Put on hold too long by a bank? Repeatedly asking for, but never receiving, a specific answer about a credit-card account or a utility bill? Many Americans deal with such poor customer service on a regular basis.
A poll released last week by Mobius Management Systems Inc., a provider of customer-service related software, found that more and more people are willing to take their business elsewhere if they receive poor service.
Of the 300 people polled, 60 percent had cancelled a bank account because of poor customer service, 40 percent left telephone companies, 36 percent switched insurance providers, and 35 percent changed credit-card companies. Consumers said they would rather change companies than argue about poorly handled customer-service issues.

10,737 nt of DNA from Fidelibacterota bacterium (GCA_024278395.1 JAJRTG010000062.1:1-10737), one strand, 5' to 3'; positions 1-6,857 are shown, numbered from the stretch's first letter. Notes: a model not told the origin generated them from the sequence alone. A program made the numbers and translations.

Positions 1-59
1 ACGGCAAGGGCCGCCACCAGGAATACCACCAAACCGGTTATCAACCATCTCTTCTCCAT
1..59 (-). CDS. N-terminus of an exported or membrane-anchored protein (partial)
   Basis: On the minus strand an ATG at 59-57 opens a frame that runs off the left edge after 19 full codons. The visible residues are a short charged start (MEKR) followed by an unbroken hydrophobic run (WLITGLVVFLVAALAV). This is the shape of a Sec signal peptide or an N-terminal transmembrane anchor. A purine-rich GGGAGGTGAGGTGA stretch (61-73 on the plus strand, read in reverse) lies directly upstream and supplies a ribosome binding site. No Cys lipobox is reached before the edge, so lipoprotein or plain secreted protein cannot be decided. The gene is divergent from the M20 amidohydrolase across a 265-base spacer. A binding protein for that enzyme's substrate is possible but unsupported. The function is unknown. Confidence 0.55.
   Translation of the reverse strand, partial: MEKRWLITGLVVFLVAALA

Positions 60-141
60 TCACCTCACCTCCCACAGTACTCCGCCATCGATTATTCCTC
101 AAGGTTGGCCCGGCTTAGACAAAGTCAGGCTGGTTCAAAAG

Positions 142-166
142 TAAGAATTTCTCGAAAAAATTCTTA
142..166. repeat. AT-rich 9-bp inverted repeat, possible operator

"Customer service is no longer judged by how many ways a customer can reach a company," says Mobius president and CEO Mitchell Gross. "It's about creating an individual customer experience that responds to queries and problems at the first moment of customer-to-company contact."
Other poll findings:
*80 percent said they prefer speaking to a live person than to an automated system.
*94 percent wanted to be transferred no more than once when calling about an account.
*80 percent prefer to speak with customer-service representatives on weekends.
(c) Copyright 2000. The Christian Science Publishing Society